“As per Cyber Centre standard policy, we do not comment on specific meetings with individual political parties, candidates and their staff, nor do we comment on any specific incident.”

For both the pre-election cabinet and the current one, the Privy Council Office co-ordinated a briefing for ministers’ chiefs of staff on cybersecurity and other protective services, attended by representatives from the CSE and RCMP.

In addition, following the October election, all ministers received “tailored, individual briefings” in which the security programs were discussed, the PCO said.

ALSO READ: Conservatives press Trudeau on alleged Chinese role in hack of Canadian data

ALSO READ: Port Alberni teen runner challenges Trudeau to race

Jim Bronskill , The Canadian Press


Like us on Facebook and follow us on Twitter.

Justin Trudeau

Get local stories you won't find anywhere else right to your inbox.
Sign up here

Just Posted

Update: Coquihalla re-opens, after incident requiring a medevac

DriveBC warns of continued delays and congestion

COVID-19 case confirmed at restaurant in Cache Creek: Interior Health

Customers who visited the site from March 25 to 27 are asked to self-isolate

Shots fired in Abbotsford, but no victims or suspects found

Incident occurs Tuesday afternoon at Whatcom and Old Yale roads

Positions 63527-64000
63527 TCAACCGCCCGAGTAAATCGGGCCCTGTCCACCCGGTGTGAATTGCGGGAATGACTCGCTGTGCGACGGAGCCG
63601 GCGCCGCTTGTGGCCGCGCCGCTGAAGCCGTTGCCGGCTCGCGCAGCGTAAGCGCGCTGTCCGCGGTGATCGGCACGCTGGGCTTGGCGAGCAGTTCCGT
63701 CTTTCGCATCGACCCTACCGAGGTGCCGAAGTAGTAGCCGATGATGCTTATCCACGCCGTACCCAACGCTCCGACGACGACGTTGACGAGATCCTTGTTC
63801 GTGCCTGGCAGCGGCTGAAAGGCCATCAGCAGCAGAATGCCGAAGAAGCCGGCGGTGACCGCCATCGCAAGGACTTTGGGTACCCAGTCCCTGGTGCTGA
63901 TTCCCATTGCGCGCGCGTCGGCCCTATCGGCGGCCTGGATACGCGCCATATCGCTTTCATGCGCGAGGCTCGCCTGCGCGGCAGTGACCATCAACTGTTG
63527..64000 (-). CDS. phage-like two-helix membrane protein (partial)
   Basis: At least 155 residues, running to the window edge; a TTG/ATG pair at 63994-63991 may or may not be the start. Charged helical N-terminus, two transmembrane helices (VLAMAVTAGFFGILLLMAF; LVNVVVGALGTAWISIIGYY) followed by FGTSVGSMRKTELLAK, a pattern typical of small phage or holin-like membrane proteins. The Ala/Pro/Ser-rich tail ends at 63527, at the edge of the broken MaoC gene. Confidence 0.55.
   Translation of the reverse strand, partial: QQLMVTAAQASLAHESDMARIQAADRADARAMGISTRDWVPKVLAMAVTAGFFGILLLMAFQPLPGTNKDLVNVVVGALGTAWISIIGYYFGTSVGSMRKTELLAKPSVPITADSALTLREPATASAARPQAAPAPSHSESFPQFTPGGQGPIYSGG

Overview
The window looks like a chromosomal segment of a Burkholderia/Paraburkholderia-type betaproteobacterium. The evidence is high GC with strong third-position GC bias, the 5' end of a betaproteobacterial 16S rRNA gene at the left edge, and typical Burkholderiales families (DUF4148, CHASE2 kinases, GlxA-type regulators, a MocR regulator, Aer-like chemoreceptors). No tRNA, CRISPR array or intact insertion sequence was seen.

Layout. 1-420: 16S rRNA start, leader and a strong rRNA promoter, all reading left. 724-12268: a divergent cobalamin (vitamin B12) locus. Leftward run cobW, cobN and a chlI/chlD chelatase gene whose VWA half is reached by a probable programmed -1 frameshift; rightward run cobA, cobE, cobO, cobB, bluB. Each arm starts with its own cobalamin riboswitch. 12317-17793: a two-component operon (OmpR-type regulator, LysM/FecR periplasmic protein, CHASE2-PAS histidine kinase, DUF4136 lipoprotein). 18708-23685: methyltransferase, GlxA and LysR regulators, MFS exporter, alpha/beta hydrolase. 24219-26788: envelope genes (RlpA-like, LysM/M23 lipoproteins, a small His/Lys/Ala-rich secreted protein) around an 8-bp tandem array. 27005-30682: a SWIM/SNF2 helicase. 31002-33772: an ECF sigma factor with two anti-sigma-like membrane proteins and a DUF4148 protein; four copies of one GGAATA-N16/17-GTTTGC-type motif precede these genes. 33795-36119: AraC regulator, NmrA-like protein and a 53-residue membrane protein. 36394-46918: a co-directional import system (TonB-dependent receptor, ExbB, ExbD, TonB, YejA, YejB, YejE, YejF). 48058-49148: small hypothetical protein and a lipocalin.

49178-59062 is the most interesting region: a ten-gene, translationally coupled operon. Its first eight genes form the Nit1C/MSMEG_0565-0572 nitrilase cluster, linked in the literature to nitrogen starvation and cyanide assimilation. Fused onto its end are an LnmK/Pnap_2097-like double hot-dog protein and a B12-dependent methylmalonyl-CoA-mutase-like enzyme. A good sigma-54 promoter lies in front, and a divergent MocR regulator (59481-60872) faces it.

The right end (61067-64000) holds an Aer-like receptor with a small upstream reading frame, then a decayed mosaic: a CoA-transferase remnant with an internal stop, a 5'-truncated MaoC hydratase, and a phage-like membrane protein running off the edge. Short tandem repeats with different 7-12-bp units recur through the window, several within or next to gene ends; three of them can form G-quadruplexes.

Family medicine still available just different in the age of COVID-19

Local health officials send reminder that doctors are still providing care, by phone or video chat

Mayor reacts to suggestion to ship those in quarantine from the DTES to Chilliwack

‘People do best when they stay where they have supports already in place,’ stated Chilliwack mayor

‘We don’t need this right now’: B.C. man breaks up road rage incident

Two men were throwing punches on Tillicum Road in Saanich on Vancouver Island

‘There can be no ambiguity’: Travellers brought home to B.C. must self-isolate

Health Minister Adrian Dix said the mandatory isolation must be abided by

COVID-19 has been impacting Canadian economy since January

But full effects of pandemic won’t be known for months

Doctors trained abroad want to join front lines of COVID-19 fight in Canada

B.C. is looking to allow internationally trained doctors to work under the supervision of attending physicians

Fake test kits and other COVID online scams play on public anxiety: fraud centre

Vancouver has seen a spike in commercial property crimes, with offices and stores empty because of COVID-19

Canada’s 75% wage subsidy is coming, but not for several weeks: finance minister

Subsidy will cost Canada $71 billion, but push down cost of emergency benefit, Morneau said

Feds amplify stay-home message as cost of financial aid to Canadians mounts

Liberals have unveiled around $200B in direct financial aid and tax deferrals

‘We will get through this’: B.C. sees new COVID-19 death, but 57% have recovered

A total of 1,066 people have tested positive for the novel coronavirus

Most Read